Why does the Milky Way rotate?

Elizabeth Howell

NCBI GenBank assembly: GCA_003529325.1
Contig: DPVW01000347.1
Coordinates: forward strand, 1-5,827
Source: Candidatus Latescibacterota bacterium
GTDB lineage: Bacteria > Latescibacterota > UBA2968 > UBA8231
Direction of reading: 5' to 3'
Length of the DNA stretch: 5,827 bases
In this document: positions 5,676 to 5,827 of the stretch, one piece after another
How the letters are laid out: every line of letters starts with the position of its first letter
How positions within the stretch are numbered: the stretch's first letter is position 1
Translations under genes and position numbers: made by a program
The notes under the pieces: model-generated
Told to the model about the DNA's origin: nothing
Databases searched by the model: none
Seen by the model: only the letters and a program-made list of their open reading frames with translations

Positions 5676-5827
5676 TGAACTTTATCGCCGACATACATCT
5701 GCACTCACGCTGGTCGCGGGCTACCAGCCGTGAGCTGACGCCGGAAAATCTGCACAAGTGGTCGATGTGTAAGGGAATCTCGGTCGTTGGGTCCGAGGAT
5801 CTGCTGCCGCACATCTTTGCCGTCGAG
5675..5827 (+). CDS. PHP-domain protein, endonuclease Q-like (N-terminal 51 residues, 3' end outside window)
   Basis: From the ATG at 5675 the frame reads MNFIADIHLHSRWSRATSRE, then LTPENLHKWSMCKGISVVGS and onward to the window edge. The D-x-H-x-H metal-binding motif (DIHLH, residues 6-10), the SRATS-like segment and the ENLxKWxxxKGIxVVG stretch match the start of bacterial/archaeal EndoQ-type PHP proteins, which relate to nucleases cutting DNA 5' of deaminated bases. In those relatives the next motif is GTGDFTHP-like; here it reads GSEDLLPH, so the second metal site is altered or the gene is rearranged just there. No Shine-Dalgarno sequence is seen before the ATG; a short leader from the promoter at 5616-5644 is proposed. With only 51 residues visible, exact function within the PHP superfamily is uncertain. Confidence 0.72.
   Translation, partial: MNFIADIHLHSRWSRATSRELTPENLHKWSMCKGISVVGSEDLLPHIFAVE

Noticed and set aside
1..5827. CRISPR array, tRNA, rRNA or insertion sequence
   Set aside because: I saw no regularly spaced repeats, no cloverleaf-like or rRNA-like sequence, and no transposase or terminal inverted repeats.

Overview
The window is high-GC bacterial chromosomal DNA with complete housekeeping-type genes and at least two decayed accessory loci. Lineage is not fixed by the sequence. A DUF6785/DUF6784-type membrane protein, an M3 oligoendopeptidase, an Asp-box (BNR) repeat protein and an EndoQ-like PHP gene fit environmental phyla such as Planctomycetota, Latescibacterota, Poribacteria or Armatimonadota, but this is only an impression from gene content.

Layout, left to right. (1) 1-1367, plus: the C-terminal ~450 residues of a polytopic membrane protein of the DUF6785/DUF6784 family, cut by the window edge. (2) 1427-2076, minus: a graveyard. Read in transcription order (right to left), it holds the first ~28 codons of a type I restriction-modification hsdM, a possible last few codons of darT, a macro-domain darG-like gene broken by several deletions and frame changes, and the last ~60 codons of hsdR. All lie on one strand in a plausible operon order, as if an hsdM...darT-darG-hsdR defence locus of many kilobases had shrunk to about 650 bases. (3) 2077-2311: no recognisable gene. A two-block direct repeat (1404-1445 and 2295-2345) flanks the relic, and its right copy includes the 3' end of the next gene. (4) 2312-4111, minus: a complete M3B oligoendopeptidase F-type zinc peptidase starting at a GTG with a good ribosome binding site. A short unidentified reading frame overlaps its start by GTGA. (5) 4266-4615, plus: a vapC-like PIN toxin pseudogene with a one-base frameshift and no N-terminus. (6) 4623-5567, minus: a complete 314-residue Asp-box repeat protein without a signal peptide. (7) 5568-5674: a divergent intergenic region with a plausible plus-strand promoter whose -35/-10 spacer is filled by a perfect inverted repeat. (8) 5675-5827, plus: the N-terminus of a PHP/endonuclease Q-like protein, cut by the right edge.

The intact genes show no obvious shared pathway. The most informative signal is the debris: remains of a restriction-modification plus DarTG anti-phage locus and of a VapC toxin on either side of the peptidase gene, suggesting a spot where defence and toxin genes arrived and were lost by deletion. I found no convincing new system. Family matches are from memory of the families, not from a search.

Credit: NASA We live in a galaxy that is called the Milky Way. It’s spinning at 270 kilometers per second (168 miles per second) and takes about 200 million years to complete one rotation, according to the National Radio Astronomy Observatory. In the denser areas, gas clumped together in protogalactic clouds; the thickest areas collapsed into stars. These stars burned out quickly and became globular clusters, but gravity continued to collapse the clouds, How Stuff Works wrote. The star cluster, known as NGC 3293, would have been just a cloud of gas and dust itself about ten million years ago, but as stars began to form it became the bright group we see here.

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